It’s one thing to learn about electrical wiring in textbooks and classroom practice stations.
It’s quite another to get hands-on skills by going out into the community, wiring a whole house and being there when the keys are handed over to a grateful family.
In a unique partnership, Ulster BOCES students are not only learning hands-on electrical skills, they’re also learning the value of giving back to your community. Saugerties school counselor Michael Catalano, a master electrician, helped set up the partnership after working with the local Habitat for Humanity group himself. Habitat is a nonprofit organization that recruits volunteers to build affordable homes for those in need.
At first just a few students volunteered with Habitat on Saturdays, under the supervision of Catalano and Ulster BOCES Electrical Construction instructor Bob Jones. But this year, with strong support from BOCES and school district administrators, the hands-on field work was incorporated into the school day — enabling 44 juniors and seniors to research, plan and actually do the electrical work in two Habitat homes.
The students do everything from planning the location of electrical outlets to hanging electrical panels to running the wires. They also learn about working as a team; following the National Electrical Code and municipal regulations; and navigating challenging work conditions like cold temperatures or working without a schematic. For one house, which was built for a family with a young girl in a wheelchair, the students needed to work within ADA requirements and consider things like lowering switch heights.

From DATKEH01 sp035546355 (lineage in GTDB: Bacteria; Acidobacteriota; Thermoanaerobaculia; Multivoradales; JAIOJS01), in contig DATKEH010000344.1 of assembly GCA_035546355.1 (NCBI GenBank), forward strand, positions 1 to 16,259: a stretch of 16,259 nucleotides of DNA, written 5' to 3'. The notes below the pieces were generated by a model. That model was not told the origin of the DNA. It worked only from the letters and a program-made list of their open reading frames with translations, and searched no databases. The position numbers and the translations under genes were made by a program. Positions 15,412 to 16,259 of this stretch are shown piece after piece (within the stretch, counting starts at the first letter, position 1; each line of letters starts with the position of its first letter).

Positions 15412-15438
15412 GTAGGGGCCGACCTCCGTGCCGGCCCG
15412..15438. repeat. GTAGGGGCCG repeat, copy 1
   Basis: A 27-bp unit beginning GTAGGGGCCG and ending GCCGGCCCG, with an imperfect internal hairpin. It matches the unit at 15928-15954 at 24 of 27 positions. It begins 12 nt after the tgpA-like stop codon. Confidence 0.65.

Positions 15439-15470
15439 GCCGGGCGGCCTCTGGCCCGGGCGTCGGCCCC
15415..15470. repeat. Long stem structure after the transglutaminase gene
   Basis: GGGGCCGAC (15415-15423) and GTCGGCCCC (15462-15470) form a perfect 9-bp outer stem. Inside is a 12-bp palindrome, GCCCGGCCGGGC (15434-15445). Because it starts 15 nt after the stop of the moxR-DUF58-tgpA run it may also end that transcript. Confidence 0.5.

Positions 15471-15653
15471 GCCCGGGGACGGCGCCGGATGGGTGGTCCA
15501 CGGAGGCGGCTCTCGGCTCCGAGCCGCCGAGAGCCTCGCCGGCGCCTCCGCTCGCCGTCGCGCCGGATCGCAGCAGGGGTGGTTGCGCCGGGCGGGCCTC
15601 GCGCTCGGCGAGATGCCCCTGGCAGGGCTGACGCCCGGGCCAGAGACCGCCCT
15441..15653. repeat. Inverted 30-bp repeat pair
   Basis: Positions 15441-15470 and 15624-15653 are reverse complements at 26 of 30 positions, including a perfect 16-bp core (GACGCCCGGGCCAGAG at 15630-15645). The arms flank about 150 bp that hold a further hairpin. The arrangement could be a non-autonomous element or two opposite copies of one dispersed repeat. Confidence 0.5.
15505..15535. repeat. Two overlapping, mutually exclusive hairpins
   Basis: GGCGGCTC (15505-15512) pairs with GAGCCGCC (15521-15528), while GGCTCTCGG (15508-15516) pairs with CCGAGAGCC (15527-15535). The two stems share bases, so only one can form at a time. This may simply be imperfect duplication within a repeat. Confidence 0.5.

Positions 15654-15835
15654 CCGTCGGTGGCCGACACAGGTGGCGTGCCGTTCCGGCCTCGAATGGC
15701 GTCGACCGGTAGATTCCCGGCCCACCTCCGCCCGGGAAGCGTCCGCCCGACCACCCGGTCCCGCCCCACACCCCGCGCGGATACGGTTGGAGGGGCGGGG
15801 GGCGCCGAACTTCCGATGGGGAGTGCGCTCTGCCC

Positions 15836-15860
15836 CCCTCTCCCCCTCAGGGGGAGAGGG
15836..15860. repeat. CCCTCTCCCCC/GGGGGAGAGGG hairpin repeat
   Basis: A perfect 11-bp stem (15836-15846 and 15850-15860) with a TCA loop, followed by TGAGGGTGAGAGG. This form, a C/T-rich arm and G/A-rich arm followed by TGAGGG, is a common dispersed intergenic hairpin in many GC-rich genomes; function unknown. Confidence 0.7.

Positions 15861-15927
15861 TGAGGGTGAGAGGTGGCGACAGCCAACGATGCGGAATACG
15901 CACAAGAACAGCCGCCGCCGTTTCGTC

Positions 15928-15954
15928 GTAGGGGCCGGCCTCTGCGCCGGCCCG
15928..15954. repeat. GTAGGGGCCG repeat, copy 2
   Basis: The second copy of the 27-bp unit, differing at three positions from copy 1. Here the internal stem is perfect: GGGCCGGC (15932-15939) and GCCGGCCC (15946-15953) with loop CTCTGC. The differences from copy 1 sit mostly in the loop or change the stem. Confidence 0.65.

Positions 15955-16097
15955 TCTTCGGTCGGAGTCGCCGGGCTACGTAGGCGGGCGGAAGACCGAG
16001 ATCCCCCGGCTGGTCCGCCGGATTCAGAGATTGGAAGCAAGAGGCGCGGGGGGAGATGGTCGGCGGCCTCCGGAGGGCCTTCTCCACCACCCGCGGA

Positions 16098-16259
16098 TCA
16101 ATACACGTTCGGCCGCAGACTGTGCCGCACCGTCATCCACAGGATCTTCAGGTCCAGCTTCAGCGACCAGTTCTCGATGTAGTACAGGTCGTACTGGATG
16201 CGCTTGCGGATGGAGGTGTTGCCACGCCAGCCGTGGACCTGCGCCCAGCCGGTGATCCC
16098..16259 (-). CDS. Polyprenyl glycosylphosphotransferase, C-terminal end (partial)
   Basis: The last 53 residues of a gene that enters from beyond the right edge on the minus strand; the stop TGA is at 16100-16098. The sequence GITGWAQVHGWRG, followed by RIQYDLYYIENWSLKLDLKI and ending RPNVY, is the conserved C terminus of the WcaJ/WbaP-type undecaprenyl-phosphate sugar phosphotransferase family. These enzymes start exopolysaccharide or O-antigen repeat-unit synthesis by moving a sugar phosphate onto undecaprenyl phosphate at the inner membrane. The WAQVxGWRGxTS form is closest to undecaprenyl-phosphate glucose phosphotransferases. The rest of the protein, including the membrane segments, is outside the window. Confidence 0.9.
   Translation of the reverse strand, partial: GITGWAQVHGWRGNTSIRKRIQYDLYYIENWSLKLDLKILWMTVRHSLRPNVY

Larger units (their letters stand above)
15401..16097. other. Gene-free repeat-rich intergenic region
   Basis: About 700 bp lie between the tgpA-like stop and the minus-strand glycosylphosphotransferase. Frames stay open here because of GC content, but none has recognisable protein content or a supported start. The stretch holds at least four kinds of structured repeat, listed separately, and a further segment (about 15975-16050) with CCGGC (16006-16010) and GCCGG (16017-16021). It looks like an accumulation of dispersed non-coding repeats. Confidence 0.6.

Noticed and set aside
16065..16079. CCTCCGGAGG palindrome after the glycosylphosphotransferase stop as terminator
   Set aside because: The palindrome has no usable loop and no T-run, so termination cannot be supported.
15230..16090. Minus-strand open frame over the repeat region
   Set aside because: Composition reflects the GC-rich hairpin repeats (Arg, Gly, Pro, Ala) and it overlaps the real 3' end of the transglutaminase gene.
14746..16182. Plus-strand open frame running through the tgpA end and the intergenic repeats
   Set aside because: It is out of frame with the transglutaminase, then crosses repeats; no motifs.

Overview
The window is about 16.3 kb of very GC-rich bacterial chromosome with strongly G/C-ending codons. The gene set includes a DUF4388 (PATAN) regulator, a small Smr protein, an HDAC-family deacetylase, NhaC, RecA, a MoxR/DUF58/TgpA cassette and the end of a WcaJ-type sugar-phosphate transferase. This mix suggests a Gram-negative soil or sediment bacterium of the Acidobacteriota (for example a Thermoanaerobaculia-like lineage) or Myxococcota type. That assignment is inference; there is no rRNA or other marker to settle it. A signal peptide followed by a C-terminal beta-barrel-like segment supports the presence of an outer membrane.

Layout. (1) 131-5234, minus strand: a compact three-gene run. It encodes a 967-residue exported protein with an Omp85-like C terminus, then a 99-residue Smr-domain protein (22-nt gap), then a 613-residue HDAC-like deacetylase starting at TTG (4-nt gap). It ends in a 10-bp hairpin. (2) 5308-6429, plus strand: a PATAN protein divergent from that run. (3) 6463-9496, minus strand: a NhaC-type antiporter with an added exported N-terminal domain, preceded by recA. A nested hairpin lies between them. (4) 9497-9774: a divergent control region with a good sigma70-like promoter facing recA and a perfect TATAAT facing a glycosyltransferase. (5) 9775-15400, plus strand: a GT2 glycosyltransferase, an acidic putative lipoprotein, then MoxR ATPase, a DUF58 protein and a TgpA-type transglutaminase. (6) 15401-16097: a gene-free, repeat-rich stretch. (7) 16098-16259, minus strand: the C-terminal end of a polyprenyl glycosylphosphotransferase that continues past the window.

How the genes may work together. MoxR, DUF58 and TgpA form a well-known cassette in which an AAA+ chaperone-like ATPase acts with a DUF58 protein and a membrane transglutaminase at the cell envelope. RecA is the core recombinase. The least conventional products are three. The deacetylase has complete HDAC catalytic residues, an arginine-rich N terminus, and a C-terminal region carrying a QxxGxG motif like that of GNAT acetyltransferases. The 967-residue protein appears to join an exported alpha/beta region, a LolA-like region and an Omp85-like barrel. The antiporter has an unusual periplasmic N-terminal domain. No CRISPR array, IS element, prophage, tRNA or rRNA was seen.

“For many of the students, this was their first time at a construction site,” Jones said. “They love it. They’re working alongside other trades people like carpenters and HVAC people. And best of all, it ties all the classroom theory into real-world practice.” “At the same time, they’re truly helping people in need,” Catalano said. “It really puts everything in perspective when you meet the families. There’s a tremendous sense of satisfaction when you help make a family’s dream of homeownership come true.”
There are other benefits, too. At a time when there is a tremendous labor shortage in the trades, Catalano is hopeful that these kind of programs can help spur more interest in the industry.
“The first thing I tell my students is that there’s a tremendous demand for electricians,” said Jones, who worked 17 years as an electrician before becoming a BOCES instructor. “Our kids are scooped up immediately — doing rewarding work and making good money. It’s a highly desirable career.”
“For recruitment, we need to change the mindset that going into the trades is something less,” Catalano said. “White collar and blue collar work are equally valuable. And if we make the instructional learning hands-on and meaningful like this, the program will be even more popular.”
In the future Catalano hopes the idea can be expanded to students in other trades — and helping other people in need. “Wouldn’t it be cool to stretch this into helping the elderly couple that can’t afford to have their home safely rewired?“ he asked. “The possibilities for community work are endless.”